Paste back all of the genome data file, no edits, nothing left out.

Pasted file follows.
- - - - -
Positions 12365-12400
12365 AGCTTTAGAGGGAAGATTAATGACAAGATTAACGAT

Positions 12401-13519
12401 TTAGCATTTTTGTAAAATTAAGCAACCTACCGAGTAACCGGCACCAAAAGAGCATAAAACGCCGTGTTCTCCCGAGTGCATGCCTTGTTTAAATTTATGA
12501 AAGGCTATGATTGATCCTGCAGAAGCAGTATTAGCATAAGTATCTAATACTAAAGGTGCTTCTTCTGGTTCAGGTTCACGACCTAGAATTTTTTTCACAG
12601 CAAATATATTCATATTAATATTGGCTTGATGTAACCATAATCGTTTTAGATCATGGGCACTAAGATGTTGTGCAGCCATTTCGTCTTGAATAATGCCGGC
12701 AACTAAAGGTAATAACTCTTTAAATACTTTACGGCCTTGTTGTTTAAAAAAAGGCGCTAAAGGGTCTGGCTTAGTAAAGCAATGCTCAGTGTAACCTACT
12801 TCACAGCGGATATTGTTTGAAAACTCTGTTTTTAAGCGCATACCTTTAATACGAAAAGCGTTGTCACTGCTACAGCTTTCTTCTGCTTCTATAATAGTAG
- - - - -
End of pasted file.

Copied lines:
Positions 12365-12400
12365 AGCTTTAGAGGGAAGATTAATGACAAGATTAACGAT

Positions 12401-13519
12401 TTAGCATTTTTGTAAAATTAAGCAACCTACCGAGTAACCGGCACCAAAAGAGCATAAAACGCCGTGTTCTCCCGAGTGCATGCCTTGTTTAAATTTATGA
12501 AAGGCTATGATTGATCCTGCAGAAGCAGTATTAGCATAAGTATCTAATACTAAAGGTGCTTCTTCTGGTTCAGGTTCACGACCTAGAATTTTTTTCACAG
12601 CAAATATATTCATATTAATATTGGCTTGATGTAACCATAATCGTTTTAGATCATGGGCACTAAGATGTTGTGCAGCCATTTCGTCTTGAATAATGCCGGC
12701 AACTAAAGGTAATAACTCTTTAAATACTTTACGGCCTTGTTGTTTAAAAAAAGGCGCTAAAGGGTCTGGCTTAGTAAAGCAATGCTCAGTGTAACCTACT
12801 TCACAGCGGATATTGTTTGAAAACTCTGTTTTTAAGCGCATACCTTTAATACGAAAAGCGTTGTCACTGCTACAGCTTTCTTCTGCTTCTATAATAGTAG